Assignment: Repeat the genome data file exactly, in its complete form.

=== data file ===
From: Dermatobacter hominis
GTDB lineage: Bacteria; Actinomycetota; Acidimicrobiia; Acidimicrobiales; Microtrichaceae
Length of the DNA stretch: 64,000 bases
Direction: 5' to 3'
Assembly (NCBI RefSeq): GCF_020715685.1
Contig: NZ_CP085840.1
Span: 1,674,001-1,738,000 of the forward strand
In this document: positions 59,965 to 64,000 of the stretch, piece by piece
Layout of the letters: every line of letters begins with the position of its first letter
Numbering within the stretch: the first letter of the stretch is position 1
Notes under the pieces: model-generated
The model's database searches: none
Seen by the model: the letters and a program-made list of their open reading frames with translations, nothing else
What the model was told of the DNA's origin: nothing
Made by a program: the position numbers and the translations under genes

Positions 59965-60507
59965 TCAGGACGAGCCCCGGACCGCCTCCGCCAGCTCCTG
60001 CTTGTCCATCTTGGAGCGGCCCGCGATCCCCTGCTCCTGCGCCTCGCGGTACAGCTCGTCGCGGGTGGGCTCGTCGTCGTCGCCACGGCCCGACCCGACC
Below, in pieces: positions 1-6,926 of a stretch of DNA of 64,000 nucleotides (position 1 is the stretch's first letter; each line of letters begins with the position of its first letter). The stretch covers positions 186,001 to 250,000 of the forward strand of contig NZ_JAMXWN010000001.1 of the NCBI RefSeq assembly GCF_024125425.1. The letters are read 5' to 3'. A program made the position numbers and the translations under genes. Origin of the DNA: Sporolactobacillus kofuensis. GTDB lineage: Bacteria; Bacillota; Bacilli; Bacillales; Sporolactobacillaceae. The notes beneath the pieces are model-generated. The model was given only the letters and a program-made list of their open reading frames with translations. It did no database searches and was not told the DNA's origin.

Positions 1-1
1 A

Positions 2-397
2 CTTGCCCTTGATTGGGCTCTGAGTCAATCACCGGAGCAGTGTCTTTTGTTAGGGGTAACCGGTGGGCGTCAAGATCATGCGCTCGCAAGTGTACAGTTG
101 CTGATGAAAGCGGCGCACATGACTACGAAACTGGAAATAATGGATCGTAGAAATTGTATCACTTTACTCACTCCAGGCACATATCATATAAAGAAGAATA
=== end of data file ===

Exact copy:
From: Dermatobacter hominis
GTDB lineage: Bacteria; Actinomycetota; Acidimicrobiia; Acidimicrobiales; Microtrichaceae
Length of the DNA stretch: 64,000 bases
Direction: 5' to 3'
Assembly (NCBI RefSeq): GCF_020715685.1
Contig: NZ_CP085840.1
Span: 1,674,001-1,738,000 of the forward strand
In this document: positions 59,965 to 64,000 of the stretch, piece by piece
Layout of the letters: every line of letters begins with the position of its first letter
Numbering within the stretch: the first letter of the stretch is position 1
Notes under the pieces: model-generated
The model's database searches: none
Seen by the model: the letters and a program-made list of their open reading frames with translations, nothing else
What the model was told of the DNA's origin: nothing
Made by a program: the position numbers and the translations under genes

Positions 59965-60507
59965 TCAGGACGAGCCCCGGACCGCCTCCGCCAGCTCCTG
60001 CTTGTCCATCTTGGAGCGGCCCGCGATCCCCTGCTCCTGCGCCTCGCGGTACAGCTCGTCGCGGGTGGGCTCGTCGTCGTCGCCACGGCCCGACCCGACC
Below, in pieces: positions 1-6,926 of a stretch of DNA of 64,000 nucleotides (position 1 is the stretch's first letter; each line of letters begins with the position of its first letter). The stretch covers positions 186,001 to 250,000 of the forward strand of contig NZ_JAMXWN010000001.1 of the NCBI RefSeq assembly GCF_024125425.1. The letters are read 5' to 3'. A program made the position numbers and the translations under genes. Origin of the DNA: Sporolactobacillus kofuensis. GTDB lineage: Bacteria; Bacillota; Bacilli; Bacillales; Sporolactobacillaceae. The notes beneath the pieces are model-generated. The model was given only the letters and a program-made list of their open reading frames with translations. It did no database searches and was not told the DNA's origin.

Positions 1-1
1 A

Positions 2-397
2 CTTGCCCTTGATTGGGCTCTGAGTCAATCACCGGAGCAGTGTCTTTTGTTAGGGGTAACCGGTGGGCGTCAAGATCATGCGCTCGCAAGTGTACAGTTG
101 CTGATGAAAGCGGCGCACATGACTACGAAACTGGAAATAATGGATCGTAGAAATTGTATCACTTTACTCACTCCAGGCACATATCATATAAAGAAGAATA